In the wake of the George Floyd protest, Washington Redskins, an American football team, dropped “redskins” from the name after major advertisers threatened to cut ties.
Greg Dumoulin, a staff member of Barrie Native Friendship Centre (BNFC), asked Ernestine Baldwin, Elder and co-founder of BNFC, what she thought about sports teams changing their names “and how do you feel about the name still existing like the Chicago Blackhawks?”
They were joined by the executive director of BNFC Samantha Kinoshameg and a staff member Paige Russell in the second episode of Shining Water.
Baldwin said she didn’t think Chicago Blackhawks was an offensive name but “the Redskins got under my red skin.” Another thing that was offensive to her was the tomahawk chop, fans of the baseball team Atlanta Braves rock their arms back and forth in a chopping motion. “I thought what the heck are they doing this stupid thing for?” The motion was described as racist and inaccurate depiction of Indigenous culture but still defended by the officials of the team and NFL.
Samantha Kinoshameg said it was more than stereotyping. “It has to do with historically how indigenous people were perceived through the Americas and even Canada. And how we went from being Savage, noble savage.”
Indigenous people are often asked about their identity in their own land due to ignorance among the majority of the population. While in school in Toronto, Baldwin’s teacher asked her if she was “a gentile or a Jew?” She replied “I’m a Jew. Gentiles had to do with reptiles and even didn’t know what that was. I said, ‘I’m a Jew.’”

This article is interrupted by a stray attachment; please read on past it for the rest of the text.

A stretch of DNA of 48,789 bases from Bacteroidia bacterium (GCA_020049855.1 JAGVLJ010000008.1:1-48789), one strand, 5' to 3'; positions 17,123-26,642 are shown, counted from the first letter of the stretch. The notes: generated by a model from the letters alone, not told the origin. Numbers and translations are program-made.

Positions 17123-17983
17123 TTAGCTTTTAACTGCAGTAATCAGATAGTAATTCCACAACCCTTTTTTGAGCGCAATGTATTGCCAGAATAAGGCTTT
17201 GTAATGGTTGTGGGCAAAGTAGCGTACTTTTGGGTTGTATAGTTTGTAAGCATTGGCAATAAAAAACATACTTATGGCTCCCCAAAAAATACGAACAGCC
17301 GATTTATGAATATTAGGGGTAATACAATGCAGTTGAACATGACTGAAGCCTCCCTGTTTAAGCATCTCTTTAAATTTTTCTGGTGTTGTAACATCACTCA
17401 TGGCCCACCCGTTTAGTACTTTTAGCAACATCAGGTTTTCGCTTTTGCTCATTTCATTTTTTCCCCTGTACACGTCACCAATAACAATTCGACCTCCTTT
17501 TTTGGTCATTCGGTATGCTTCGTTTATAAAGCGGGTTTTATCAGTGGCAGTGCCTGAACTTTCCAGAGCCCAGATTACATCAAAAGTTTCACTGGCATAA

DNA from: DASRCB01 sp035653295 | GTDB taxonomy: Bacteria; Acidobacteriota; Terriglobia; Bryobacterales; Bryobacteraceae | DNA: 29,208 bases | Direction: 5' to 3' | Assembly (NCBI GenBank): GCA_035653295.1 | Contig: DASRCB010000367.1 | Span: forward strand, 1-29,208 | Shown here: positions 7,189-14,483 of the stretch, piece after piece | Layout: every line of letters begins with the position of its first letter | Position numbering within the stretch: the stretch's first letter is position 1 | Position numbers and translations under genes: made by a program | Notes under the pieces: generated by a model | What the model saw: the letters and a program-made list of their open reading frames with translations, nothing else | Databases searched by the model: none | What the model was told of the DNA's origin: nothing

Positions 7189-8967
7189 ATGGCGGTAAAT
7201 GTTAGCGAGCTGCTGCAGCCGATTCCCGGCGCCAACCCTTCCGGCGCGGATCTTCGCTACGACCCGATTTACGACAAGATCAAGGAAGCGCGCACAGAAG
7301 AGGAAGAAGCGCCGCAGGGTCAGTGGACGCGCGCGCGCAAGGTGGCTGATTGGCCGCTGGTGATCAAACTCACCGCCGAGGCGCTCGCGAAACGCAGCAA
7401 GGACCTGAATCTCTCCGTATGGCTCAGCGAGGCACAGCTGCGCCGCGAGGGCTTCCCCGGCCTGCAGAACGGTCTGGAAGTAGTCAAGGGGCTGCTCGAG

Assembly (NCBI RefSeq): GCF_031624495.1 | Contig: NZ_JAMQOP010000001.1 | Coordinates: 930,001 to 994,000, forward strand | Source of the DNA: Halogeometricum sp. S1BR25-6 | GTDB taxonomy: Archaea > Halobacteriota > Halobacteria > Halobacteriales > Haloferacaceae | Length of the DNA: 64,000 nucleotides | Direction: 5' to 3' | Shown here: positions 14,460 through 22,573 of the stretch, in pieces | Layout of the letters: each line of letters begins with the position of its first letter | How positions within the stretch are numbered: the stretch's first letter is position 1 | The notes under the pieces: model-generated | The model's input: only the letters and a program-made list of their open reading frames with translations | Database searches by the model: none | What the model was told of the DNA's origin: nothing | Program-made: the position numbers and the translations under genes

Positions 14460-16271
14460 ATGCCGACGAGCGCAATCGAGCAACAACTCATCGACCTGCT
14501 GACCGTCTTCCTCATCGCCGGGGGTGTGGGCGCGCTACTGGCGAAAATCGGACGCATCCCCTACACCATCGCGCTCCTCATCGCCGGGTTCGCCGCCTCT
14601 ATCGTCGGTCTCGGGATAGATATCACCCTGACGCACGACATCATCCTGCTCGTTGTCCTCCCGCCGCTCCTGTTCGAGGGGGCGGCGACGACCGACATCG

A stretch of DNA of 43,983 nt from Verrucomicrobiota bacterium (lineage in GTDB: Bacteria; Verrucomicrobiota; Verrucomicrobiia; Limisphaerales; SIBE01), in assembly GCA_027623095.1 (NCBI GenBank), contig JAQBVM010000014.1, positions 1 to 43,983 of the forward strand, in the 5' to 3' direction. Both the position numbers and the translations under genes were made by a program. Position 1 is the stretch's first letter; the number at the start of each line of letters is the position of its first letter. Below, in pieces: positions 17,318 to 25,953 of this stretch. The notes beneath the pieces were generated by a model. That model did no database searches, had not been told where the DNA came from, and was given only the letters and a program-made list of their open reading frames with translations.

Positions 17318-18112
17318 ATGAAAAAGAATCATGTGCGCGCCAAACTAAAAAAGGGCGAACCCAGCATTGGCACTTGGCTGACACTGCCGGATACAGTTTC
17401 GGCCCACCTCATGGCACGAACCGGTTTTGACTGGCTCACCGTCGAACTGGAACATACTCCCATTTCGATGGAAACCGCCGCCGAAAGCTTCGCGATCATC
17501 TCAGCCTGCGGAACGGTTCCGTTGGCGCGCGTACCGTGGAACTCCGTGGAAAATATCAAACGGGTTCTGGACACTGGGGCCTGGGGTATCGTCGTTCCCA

Bladwin would have been taken to a residential school after she finished her grade eight. To avoid it, her mother moved with her three siblings to Toronto. “That was my mother’s pledge. She said, You’ll never go. You’ll never go. My children will never go to residential school. And we didn’t.” Baldwin’s father died when she was four.
Being raised by her grandmother until she was 10 or 12, Bladwin’s mother never lost her language.
Indigenous people with darker skin faced more discrimination than those with lighter skin.
Paige Russell said “I’m fair skinned, and a lot of people didn’t even know that I was that I am indigenous until I would tell them.” Her oldest sister faced racism due to her “indigenous traits.” “People would call her BIF. A Big Indian Female.”
Dumoulin said “people always thought that I was either Italian, or European or something like that. And so I had never, I never experienced racism”. His grandmother was Cree and died by suicide when his father was four. “We don’t know a lot about her.”
Baldwin said it was hard for her to talk about the Canadian government’s acknowledgement of atrocities committed against Indigeous people because “what damage they have done it’s and then to hide it.” The government “blame us for the conditions that the native people are living in now that it’s our fault but it was their fault.” Baldwin wants continuous compensation because the “native people are living in third world conditions and the rich people are getting richer and richer off the land.”
Kinoshameg talked about leading the Barrie Friendship Centre as the executive director.
“I think that’s really interesting about working at a friendship center, is we meet people whose ancestry is from all over Canada,” Kinoshameg said. “We have people who have ties to different parts of Turtle Island.” Some Indigenous people refer to North America as Turtle Island.
All four shared funny stories on and off reserves.
“When you’re talking about Turtle Island, this is funny,” Baldwin said. A colleague asked her son Kevin where Turtle Island was. “Kevin says all I don’t know. I think it’s somewhere up.” Everybody burst into laughter.
“There’s humor in everything that we do. And we like to tell funny stories,” Kinoshameg said.